Birds like birdseed. Squirrels like birdseed. Squirrels like it so much, in fact, that they often climb up birdfeeders to feast, thus irritating their human hosts who provide the birdseed for the pleasures of watching the birds. Some people get angry. Some purchase birdfeeders designed to electrocute the squirrels.
"Some people don’t mind feeding them," said Mike Fritts, co-owner of Wild Birds Unlimited, a new retail store in Chantilly's Sully Plaza Shopping Center. "Some people hate squirrels. You never know what someone is going to say."
Wild Birds Unlimited opened on April 22 of this year to serve Northern Virginia’s share of the 52.2 million Americans who birdfeed. As a hobby, birdfeeding is second only to gardening, according to the National Wildlife Federation.
"If you talk to people, probably half of them wouldn’t say they’re hobbyists", said Kellee Fritts, co-owner of Wild Bird Unlimited, and Mike’s wife. According to her though, more than half would say they have a birdfeeder. "That’s all it takes. You don’t have to be Mr. Nature and know every bird on sight. All you have to have is a feeder, and birdseed, and like watching the birds come to your yard."
"A lot of people have found us and are saying how excited they are to have something in this end of the county," said Kellee Fritts. She explained that though bird hobbyists would visit other stores in Reston, Burke, and Oakton, they couldn’t go as often as they wanted because of the long drives. "They’re excited because it’s right next store."
Dena Gallagher, a Gaithersburg, Md., resident who works in Springfield, often stops into Wild Birds Unlimited on her way home from work to pick up specially-formulated birdseed for the Northern Virginia area. Gallagher explained that when birds feed on generic birdseed, they kick out the seeds they don’t like, and end up creating a huge mess below the feeders. Gallagher now enjoys watching blue jays, cardinals, and finches without having to clean up after them. Squirrels did eat through two of Gallagher’s feeders, however.
Squirrels have become such a detriment to bird watching that several companies now offer squirrel-proof birdfeeders. Kellee Fritts prefers feeders that keep squirrels away using humane methods, and described one type of model that uses a built-in motor to flip squirrels off of the apparatus. She does not stock her store with any squirrel-shocking birdfeeders.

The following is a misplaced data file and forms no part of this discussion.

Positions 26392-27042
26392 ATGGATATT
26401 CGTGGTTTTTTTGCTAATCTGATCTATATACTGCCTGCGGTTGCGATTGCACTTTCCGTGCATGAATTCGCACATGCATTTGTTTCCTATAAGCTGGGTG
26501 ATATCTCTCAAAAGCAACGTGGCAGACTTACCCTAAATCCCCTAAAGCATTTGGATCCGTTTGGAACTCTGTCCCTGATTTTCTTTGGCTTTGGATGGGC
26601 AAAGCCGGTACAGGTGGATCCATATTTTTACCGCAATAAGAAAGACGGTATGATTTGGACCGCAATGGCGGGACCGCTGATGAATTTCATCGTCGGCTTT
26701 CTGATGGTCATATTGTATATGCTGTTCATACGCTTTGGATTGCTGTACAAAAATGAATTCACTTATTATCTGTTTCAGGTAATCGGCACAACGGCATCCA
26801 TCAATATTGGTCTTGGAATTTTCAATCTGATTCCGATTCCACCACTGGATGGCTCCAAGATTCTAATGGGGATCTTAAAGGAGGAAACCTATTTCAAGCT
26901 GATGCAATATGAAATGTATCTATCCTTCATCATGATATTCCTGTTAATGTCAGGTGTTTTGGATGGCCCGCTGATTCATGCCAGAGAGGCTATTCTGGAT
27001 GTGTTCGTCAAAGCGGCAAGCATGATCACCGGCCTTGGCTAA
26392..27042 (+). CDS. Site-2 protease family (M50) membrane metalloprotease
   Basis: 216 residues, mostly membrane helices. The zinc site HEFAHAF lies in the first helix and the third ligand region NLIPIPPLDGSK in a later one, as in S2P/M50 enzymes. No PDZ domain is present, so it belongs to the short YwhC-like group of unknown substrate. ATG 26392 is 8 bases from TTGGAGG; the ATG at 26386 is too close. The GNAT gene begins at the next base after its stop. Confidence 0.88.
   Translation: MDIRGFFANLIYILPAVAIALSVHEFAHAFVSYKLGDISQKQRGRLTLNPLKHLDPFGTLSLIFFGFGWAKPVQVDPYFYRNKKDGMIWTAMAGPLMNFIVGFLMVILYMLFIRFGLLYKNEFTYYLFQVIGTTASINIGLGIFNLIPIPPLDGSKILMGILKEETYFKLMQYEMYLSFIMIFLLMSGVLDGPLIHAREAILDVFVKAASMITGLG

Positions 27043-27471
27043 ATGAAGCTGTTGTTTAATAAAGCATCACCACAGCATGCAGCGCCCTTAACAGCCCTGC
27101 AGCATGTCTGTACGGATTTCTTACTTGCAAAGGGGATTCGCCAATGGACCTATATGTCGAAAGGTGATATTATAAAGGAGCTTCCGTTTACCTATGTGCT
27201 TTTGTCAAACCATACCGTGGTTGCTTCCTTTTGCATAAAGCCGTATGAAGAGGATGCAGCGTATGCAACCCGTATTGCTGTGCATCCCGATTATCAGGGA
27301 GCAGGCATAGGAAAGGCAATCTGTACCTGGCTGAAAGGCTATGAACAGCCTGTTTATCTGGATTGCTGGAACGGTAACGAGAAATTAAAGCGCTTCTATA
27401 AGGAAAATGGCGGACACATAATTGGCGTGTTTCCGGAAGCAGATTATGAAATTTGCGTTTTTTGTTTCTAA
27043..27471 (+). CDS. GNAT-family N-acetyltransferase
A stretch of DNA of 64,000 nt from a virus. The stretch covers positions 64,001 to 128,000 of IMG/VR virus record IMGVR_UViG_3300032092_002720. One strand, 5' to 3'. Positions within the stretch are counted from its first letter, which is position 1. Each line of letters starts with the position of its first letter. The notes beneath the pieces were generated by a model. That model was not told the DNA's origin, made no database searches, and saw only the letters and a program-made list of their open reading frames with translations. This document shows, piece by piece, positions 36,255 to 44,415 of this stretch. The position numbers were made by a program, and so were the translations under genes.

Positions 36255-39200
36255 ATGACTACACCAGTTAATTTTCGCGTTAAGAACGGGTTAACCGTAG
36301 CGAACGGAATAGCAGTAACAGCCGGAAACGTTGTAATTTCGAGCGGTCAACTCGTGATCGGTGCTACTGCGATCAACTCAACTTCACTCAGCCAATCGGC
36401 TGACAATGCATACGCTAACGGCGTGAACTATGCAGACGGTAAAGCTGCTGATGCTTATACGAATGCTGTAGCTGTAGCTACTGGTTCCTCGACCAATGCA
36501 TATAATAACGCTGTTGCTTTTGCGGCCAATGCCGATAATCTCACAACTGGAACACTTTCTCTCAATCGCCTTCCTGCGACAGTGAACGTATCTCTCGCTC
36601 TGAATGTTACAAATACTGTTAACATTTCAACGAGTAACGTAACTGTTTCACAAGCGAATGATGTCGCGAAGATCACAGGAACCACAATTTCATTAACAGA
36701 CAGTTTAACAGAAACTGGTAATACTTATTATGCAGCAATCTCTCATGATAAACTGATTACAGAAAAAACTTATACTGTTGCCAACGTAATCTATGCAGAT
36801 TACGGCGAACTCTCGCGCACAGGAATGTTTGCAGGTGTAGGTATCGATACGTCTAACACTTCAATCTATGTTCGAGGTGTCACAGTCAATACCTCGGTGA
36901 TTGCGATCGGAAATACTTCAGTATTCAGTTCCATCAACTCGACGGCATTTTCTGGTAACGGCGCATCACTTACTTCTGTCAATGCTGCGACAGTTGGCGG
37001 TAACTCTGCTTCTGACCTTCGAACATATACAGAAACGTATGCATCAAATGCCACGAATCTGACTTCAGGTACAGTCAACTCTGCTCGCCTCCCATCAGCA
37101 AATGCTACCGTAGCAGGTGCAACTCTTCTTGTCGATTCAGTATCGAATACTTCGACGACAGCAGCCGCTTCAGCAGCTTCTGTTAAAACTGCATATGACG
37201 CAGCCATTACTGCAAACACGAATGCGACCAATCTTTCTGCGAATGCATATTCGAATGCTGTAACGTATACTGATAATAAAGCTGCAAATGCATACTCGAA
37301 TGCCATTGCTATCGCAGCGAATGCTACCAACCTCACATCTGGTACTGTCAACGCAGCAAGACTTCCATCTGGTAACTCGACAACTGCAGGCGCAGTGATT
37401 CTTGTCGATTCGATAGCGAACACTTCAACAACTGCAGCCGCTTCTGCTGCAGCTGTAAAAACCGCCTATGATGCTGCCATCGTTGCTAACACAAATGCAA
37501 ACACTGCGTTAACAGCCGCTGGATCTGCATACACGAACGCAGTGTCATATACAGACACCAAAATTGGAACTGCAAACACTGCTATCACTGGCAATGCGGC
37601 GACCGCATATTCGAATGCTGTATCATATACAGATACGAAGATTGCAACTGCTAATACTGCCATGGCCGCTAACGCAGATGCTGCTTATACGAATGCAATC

A YEAR AGO, Mike and Kellee Fritts had by anyone’s standards a terrific, stable life. Mike was working as a computer programmer, something he’d been doing for 10 years. Kellee worked as a HR benefits coordinator. They had a daughter, Jordan, now 6, and a house in Chantilly.
"In my own thoughts, I was good at what I did," said Mike Fritts. "But it didn’t provide me with a lot of fulfillment."
Mike Fritts has been a bird hobbyist all his life. His mother was a feeder, and from a young age, Mike enjoyed watching the birds from his windows. "I picked up an interest in them, it stuck with me for a while," he said.
Kellee, his wife of 15 years, was not originally a hobbyist. "I’ve always sort of been a watchful observer of his hobby. I didn’t really pay that much attention to it. It’s always been in the background of our lives."
Last May, Mike Fritts decided he was going to be serious about changing careers. He devoted an entire summer, full-time, to figuring out what he wanted to do. Knowing his love of birdfeeding, Mike began to explore businesses related to his hobby, and came across the Wild Birds Unlimited franchise. At the end of August, he and his wife went to Indianapolis to learn more about the business.
THE FRITTSES struggled with the decision to abandon their careers. During the summer, Mike told himself that if he didn’t do it now, he never would — he and Kellee had their daughter’s future to think of. After agonizing over the decision, the Frittses decided to move forward and open a store.
In doing so, said Kellee Fritts, they gave up the security of corporations: the benefits, the retirement, and the structure. "You have to guarantee everything because you have no track record," she said. Their assets, including their house, are now on the line.
On top of the financial risks has been the adjustment to family life. "We are really just pouring everything we have, literally and figuratively, into trying to keep it open all these hours," said Kellee Fritts. "Trying to have family life has been a struggle." Mike works seven days a week. Their daughter comes into work with them on Saturdays.
So why do they do it? "It’s great," said Mike. "One of the reasons I’m glad I did it is to share my hobby with other people." All day long, Mike says he gets to talk about something he truly enjoys, and gets to see that enjoyment in other people as they learn more about the hobby. Some of the stories you hear, you can’t beat it, he says.
Wild Birds Unlimited is located at 13950 Lee Jackson Memorial Highway in Chantilly. The store can be reached by telephone at 703-961-0198.